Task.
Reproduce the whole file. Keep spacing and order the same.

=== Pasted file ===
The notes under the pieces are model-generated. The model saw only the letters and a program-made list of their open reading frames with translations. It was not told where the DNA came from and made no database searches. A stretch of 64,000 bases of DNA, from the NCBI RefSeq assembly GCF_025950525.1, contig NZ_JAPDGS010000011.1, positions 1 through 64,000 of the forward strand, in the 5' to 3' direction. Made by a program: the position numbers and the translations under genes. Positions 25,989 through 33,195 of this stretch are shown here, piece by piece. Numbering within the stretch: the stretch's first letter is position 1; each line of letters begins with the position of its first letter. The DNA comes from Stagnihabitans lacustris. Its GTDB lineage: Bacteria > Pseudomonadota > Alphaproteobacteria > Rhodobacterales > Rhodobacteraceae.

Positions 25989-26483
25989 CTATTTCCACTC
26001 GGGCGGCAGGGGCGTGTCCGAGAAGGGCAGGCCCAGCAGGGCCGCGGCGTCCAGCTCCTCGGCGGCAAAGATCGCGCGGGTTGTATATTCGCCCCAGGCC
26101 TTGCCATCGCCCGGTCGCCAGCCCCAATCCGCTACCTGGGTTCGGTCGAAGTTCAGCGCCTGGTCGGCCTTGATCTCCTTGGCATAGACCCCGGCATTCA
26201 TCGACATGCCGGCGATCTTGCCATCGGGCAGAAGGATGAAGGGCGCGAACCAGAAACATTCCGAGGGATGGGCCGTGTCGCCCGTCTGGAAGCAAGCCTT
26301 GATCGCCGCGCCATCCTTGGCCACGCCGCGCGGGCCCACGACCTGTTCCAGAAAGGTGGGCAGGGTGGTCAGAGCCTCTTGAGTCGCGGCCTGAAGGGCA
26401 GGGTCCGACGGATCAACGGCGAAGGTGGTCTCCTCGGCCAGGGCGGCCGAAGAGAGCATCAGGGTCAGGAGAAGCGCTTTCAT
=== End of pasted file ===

The notes under the pieces are model-generated. The model saw only the letters and a program-made list of their open reading frames with translations. It was not told where the DNA came from and made no database searches. A stretch of 64,000 bases of DNA, from the NCBI RefSeq assembly GCF_025950525.1, contig NZ_JAPDGS010000011.1, positions 1 through 64,000 of the forward strand, in the 5' to 3' direction. Made by a program: the position numbers and the translations under genes. Positions 25,989 through 33,195 of this stretch are shown here, piece by piece. Numbering within the stretch: the stretch's first letter is position 1; each line of letters begins with the position of its first letter. The DNA comes from Stagnihabitans lacustris. Its GTDB lineage: Bacteria > Pseudomonadota > Alphaproteobacteria > Rhodobacterales > Rhodobacteraceae.

Positions 25989-26483
25989 CTATTTCCACTC
26001 GGGCGGCAGGGGCGTGTCCGAGAAGGGCAGGCCCAGCAGGGCCGCGGCGTCCAGCTCCTCGGCGGCAAAGATCGCGCGGGTTGTATATTCGCCCCAGGCC
26101 TTGCCATCGCCCGGTCGCCAGCCCCAATCCGCTACCTGGGTTCGGTCGAAGTTCAGCGCCTGGTCGGCCTTGATCTCCTTGGCATAGACCCCGGCATTCA
26201 TCGACATGCCGGCGATCTTGCCATCGGGCAGAAGGATGAAGGGCGCGAACCAGAAACATTCCGAGGGATGGGCCGTGTCGCCCGTCTGGAAGCAAGCCTT
26301 GATCGCCGCGCCATCCTTGGCCACGCCGCGCGGGCCCACGACCTGTTCCAGAAAGGTGGGCAGGGTGGTCAGAGCCTCTTGAGTCGCGGCCTGAAGGGCA
26401 GGGTCCGACGGATCAACGGCGAAGGTGGTCTCCTCGGCCAGGGCGGCCGAAGAGAGCATCAGGGTCAGGAGAAGCGCTTTCAT